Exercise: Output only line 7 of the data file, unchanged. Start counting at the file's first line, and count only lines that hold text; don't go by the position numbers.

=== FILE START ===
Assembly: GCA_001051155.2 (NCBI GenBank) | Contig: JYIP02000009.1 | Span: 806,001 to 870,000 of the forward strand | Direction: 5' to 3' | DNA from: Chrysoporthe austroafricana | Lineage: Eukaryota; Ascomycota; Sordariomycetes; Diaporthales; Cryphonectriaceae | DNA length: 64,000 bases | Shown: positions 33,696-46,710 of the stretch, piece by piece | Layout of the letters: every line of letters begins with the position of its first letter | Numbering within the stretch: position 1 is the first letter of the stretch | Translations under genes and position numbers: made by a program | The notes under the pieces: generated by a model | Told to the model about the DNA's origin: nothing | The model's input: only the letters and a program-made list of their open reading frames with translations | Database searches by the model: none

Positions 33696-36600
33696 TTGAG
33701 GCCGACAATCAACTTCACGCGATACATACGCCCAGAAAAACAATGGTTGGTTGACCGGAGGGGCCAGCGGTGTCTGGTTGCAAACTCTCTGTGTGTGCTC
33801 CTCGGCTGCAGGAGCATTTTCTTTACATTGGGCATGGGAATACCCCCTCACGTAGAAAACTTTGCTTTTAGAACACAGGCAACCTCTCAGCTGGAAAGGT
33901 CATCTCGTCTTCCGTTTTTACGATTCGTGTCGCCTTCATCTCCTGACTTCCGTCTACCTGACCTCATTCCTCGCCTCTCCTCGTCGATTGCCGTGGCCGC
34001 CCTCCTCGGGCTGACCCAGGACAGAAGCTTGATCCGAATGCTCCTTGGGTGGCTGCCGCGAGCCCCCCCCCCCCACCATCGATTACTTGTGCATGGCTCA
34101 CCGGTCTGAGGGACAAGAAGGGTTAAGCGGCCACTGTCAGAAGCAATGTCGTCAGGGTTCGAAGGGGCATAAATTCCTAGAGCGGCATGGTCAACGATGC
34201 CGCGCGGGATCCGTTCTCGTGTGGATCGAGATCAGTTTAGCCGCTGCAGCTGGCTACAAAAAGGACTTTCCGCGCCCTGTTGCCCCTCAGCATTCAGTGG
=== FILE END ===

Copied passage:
34001 CCTCCTCGGGCTGACCCAGGACAGAAGCTTGATCCGAATGCTCCTTGGGTGGCTGCCGCGAGCCCCCCCCCCCCACCATCGATTACTTGTGCATGGCTCA